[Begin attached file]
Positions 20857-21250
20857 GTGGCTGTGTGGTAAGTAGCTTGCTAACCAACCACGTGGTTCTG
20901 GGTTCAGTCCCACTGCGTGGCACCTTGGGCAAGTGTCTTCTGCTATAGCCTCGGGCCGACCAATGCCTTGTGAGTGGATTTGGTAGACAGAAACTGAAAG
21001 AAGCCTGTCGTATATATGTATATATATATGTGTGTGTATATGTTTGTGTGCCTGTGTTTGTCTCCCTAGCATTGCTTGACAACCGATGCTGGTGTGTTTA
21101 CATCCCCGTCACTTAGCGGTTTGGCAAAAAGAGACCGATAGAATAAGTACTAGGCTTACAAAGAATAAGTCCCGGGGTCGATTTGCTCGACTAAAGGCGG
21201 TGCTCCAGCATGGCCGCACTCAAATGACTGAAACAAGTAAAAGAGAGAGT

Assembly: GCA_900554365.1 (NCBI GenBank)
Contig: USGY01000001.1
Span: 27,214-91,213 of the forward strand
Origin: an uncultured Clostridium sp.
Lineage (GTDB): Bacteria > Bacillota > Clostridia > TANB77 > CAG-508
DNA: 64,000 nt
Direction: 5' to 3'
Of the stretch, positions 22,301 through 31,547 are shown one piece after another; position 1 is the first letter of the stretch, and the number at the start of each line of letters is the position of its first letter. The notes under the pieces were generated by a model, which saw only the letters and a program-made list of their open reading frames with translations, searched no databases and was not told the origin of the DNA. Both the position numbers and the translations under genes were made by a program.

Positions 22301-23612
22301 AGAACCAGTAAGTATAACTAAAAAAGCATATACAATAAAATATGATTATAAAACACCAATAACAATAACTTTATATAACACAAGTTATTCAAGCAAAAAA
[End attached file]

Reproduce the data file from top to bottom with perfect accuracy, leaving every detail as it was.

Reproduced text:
Positions 20857-21250
20857 GTGGCTGTGTGGTAAGTAGCTTGCTAACCAACCACGTGGTTCTG
20901 GGTTCAGTCCCACTGCGTGGCACCTTGGGCAAGTGTCTTCTGCTATAGCCTCGGGCCGACCAATGCCTTGTGAGTGGATTTGGTAGACAGAAACTGAAAG
21001 AAGCCTGTCGTATATATGTATATATATATGTGTGTGTATATGTTTGTGTGCCTGTGTTTGTCTCCCTAGCATTGCTTGACAACCGATGCTGGTGTGTTTA
21101 CATCCCCGTCACTTAGCGGTTTGGCAAAAAGAGACCGATAGAATAAGTACTAGGCTTACAAAGAATAAGTCCCGGGGTCGATTTGCTCGACTAAAGGCGG
21201 TGCTCCAGCATGGCCGCACTCAAATGACTGAAACAAGTAAAAGAGAGAGT

Assembly: GCA_900554365.1 (NCBI GenBank)
Contig: USGY01000001.1
Span: 27,214-91,213 of the forward strand
Origin: an uncultured Clostridium sp.
Lineage (GTDB): Bacteria > Bacillota > Clostridia > TANB77 > CAG-508
DNA: 64,000 nt
Direction: 5' to 3'
Of the stretch, positions 22,301 through 31,547 are shown one piece after another; position 1 is the first letter of the stretch, and the number at the start of each line of letters is the position of its first letter. The notes under the pieces were generated by a model, which saw only the letters and a program-made list of their open reading frames with translations, searched no databases and was not told the origin of the DNA. Both the position numbers and the translations under genes were made by a program.

Positions 22301-23612
22301 AGAACCAGTAAGTATAACTAAAAAAGCATATACAATAAAATATGATTATAAAACACCAATAACAATAACTTTATATAACACAAGTTATTCAAGCAAAAAA